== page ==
Since the publication of Nicky Hager’s book Dirty Politics, I’ve received a number of complaints and enquiries from people concerned about the book’s content. Each of those matters will receive the due consideration afforded to each of the 800 plus complaints and 9000 enquiries dealt with by this Office each year.
One of the complaints to my office was from the Green Party. It suggested that I should be investigating the reported disclosure by the Minister of Justice, of the contact details and job title of a public servant, to the blogger Cameron Slater.
The request for the investigation did not come from the public servant who was the subject of the disclosure. I advised the Greens that the Privacy Act gives me the discretion to refuse to investigate a matter where the complainant (in this case, the Green Party) does not have a sufficient personal interest in the subject matter of the complaint.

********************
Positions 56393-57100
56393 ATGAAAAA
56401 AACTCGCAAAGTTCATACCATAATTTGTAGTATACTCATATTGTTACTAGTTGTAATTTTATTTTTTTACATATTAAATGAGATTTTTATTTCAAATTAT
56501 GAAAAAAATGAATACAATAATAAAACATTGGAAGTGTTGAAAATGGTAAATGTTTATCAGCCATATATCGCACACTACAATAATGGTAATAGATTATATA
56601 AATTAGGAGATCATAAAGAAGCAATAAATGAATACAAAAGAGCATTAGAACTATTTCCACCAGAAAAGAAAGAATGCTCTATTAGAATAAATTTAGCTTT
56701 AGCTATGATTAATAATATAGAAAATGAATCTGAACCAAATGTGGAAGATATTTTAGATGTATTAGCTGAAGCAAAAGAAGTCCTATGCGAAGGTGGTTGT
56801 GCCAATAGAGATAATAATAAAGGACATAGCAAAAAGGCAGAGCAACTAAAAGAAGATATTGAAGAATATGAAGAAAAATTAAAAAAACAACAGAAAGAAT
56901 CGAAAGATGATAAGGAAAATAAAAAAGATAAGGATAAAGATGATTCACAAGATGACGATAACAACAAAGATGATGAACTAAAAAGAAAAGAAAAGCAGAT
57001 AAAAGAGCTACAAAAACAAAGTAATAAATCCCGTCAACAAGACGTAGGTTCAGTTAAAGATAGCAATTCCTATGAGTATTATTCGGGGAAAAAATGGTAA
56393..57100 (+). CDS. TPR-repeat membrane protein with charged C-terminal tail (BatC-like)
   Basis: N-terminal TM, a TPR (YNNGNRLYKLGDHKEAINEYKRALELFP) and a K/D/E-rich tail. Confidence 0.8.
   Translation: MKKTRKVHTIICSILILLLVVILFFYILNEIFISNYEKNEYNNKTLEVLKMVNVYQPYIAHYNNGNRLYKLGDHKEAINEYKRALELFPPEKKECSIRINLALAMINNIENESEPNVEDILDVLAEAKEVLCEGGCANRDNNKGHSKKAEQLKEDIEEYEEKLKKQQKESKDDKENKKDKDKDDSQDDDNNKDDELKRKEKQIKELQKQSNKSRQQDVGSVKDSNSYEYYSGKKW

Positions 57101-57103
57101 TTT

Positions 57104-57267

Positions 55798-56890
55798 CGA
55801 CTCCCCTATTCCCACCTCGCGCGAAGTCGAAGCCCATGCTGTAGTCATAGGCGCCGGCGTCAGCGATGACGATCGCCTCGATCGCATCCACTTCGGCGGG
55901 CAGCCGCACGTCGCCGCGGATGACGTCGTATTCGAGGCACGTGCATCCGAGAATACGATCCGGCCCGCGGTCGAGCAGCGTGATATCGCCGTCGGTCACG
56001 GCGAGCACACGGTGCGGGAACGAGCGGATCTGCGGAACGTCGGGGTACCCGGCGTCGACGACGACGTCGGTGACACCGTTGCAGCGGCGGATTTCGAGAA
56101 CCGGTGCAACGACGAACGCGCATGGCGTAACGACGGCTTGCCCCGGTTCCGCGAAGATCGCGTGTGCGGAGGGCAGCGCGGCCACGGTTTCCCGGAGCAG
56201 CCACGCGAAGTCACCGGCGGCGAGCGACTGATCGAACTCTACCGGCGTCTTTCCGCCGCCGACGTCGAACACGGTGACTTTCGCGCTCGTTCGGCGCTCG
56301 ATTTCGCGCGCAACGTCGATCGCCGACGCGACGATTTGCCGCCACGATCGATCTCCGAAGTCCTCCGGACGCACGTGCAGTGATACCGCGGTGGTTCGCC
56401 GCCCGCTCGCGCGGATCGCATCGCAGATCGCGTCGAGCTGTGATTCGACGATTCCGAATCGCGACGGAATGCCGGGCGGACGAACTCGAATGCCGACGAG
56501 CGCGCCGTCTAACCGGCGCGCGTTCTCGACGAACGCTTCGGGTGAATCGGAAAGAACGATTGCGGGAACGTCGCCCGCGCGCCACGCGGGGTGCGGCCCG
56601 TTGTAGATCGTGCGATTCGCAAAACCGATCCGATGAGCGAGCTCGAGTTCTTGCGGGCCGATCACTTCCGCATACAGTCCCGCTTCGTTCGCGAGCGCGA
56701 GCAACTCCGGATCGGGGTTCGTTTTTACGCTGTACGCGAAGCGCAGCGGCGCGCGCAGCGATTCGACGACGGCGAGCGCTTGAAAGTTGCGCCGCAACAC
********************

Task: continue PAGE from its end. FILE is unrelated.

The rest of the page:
One commentator said last week that there was no point in having watchdogs that won’t bark.
The Privacy Act is fundamentally concerned with the preservation and promotion of individual autonomy. It protects the right of an individual to determine, or at least influence, the extent to which their personal information is placed into the public domain and becomes the subject of public discussion.
That purpose would not be served if we were to investigate a complaint in a highly politicised and publicised environment that is neither on behalf of, nor supported by, the affected individual.
As for the other complaints I have received, if we find barking is warranted, then the public can be assured we will bark. What we won’t do is howl at the moon.